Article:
What started as a series of informal conversations about a year ago among Governor Brown, his senior staff, and a few world leaders, has turned into a veritable global movement. The “Under 2 MOU,” which I blogged about on Thursday, just bumped its total from 57 signatories last week to 80 today, with each representing a city, state or region around the world that is pledging to limit global warming to under 2 degrees by 2100. That signatory number is expected to increase further this week during the UN climate negotiations in Paris.
Governor Brown and the U.S. Ambassador to France, Jane Hartley (fresh off hosting President Obama at her residence), co-hosted a signing ceremony at the Ambassador’s Residence in Paris today, which I attended as part of Berkeley Law’s sponsorship of the luncheon that followed.
The signing ceremony included signatory states and regions from places like Brazil, Holland, and Australia, as well as cities closer to home like Austin and Oakland. The event featured a press conference with remarks from the ambassador, governor, and a representative from the German state of Baden-Württemberg, which launched this effort with California earlier this year. With 30 media representatives in attendance, the hope is that this effort will get strong publicity both in California and around the world to encourage international negotiators this week in Paris to strike a more aggressive climate agreement.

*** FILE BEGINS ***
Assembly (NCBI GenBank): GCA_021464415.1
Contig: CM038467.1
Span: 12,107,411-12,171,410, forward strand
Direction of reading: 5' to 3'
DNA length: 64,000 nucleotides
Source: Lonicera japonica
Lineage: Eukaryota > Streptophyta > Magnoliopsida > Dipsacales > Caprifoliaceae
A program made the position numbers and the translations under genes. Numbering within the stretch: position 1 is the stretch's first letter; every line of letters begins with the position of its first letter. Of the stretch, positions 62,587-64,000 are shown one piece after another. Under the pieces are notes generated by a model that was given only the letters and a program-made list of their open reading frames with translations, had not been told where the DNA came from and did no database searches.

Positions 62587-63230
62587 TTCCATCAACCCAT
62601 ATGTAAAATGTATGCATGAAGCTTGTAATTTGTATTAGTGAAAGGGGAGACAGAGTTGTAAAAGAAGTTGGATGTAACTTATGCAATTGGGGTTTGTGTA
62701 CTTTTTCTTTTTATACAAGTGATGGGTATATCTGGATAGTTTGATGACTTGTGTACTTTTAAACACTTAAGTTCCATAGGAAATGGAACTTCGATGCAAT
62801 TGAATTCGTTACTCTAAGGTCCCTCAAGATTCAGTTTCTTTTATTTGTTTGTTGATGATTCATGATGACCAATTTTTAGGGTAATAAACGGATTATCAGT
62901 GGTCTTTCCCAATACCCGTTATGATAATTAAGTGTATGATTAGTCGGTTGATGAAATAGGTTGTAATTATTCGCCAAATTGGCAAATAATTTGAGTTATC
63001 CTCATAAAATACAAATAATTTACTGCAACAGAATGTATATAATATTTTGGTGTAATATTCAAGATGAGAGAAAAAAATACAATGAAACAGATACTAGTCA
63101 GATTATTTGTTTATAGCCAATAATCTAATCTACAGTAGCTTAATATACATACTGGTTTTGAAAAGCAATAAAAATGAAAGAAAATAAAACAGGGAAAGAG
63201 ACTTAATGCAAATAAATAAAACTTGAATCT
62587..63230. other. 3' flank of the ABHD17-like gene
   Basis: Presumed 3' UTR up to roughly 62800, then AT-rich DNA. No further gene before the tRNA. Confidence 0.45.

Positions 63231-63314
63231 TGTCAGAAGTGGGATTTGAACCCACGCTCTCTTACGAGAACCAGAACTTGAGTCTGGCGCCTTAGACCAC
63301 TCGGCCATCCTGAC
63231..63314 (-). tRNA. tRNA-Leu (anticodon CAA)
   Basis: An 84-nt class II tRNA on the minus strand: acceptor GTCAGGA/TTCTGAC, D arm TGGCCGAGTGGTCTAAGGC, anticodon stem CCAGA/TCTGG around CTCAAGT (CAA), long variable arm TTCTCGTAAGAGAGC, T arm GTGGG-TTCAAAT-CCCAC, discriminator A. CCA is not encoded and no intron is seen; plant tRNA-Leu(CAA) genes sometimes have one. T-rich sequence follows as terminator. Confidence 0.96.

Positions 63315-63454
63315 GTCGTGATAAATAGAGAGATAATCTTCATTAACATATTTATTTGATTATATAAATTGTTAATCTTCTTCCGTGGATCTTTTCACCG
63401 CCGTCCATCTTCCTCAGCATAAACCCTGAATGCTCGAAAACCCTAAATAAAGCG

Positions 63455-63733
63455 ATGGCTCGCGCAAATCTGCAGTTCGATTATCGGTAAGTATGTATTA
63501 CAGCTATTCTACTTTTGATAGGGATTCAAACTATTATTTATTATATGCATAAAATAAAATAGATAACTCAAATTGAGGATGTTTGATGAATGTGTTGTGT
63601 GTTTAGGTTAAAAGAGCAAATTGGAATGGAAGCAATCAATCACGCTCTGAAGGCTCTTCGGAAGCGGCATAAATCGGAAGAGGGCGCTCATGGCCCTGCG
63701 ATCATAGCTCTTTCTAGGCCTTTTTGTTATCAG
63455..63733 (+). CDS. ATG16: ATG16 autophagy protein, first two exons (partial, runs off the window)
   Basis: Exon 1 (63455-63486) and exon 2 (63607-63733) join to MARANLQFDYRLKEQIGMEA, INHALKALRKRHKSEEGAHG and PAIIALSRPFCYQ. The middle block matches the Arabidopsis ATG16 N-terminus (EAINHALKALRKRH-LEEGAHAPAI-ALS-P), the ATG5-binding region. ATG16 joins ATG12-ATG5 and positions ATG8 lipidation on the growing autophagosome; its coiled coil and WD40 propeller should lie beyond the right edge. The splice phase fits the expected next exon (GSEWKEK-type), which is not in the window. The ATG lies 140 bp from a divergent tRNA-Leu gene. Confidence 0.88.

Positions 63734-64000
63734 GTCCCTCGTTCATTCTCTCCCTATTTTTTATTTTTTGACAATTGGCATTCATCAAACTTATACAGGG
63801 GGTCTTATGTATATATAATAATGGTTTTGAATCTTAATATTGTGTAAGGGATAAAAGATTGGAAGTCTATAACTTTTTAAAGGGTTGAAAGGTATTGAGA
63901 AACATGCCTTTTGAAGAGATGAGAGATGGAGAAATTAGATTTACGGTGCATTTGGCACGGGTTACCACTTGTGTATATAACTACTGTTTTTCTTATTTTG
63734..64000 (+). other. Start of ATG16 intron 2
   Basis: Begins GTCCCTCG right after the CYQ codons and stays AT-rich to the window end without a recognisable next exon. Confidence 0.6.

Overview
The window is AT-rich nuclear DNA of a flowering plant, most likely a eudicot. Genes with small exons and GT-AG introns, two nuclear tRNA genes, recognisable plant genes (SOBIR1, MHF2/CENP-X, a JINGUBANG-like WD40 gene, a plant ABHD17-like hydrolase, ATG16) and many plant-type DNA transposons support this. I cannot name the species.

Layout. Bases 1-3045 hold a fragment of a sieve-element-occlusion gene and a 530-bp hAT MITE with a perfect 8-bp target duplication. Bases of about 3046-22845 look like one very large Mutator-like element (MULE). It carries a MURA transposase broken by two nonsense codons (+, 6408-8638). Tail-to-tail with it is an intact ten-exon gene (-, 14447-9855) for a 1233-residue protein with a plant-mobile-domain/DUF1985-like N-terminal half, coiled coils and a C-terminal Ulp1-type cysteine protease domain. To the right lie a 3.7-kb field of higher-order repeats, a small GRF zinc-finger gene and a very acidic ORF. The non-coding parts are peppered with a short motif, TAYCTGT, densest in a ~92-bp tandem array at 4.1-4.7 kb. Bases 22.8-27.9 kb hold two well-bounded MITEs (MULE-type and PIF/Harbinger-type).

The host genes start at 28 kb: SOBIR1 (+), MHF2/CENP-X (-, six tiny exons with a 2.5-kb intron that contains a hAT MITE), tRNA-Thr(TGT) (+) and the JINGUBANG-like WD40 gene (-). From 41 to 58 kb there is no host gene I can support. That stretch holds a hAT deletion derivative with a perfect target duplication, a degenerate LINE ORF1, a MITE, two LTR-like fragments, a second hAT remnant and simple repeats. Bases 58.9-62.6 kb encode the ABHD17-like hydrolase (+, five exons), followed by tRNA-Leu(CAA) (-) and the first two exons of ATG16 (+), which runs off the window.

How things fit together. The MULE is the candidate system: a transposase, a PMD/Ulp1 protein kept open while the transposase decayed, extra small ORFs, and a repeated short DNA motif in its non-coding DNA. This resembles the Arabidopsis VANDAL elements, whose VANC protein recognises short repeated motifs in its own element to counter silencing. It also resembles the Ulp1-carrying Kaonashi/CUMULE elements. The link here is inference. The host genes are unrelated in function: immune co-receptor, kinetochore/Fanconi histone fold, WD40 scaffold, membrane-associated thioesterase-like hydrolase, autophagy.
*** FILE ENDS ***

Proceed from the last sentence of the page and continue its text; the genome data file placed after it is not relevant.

In the luncheon that followed for Brown Administration officials, California’s business delegation, and other environmental leaders and elected officials from around the globe, Governor Brown noted that even the “Under 2” goal by 2100 many not be enough. Scientists say that even with two degrees warming, it only gives humanity a 50% chance at averting catastrophic climate change. “I don’t know about you,” Brown said, “but how many of us would board an airplane if it only had a 50% chance of not crashing? I want to see that 50% chance of catastrophe become 0%.”
But short of changing the name to the less-catchy “Under 1.5” MOU, this subnational effort may be one of the best chances that climate advocates have for pushing strong, global action on climate change. Particularly with the international process getting bogged down by deference to the lowest common denominator, as Ted and Cara have blogged about, an agreement among more progressive subnationals could lay the foundation for strong global coordination, albeit at a different level than what negotiators will hopefully be finalizing this coming week.
Credit for this Under 2 MOU certainly goes to the governor and other elected officials, but also to his senior advisor (and Legal Planet guest-blogger) Ken Alex, who helped brainstorm the idea, as well as a dedicated staff from California’s “State Department” in the Brown Administration. With so many roadblocks on the U.S. national and international scene, it’s encouraging to see how much progress California is making at home and now globally.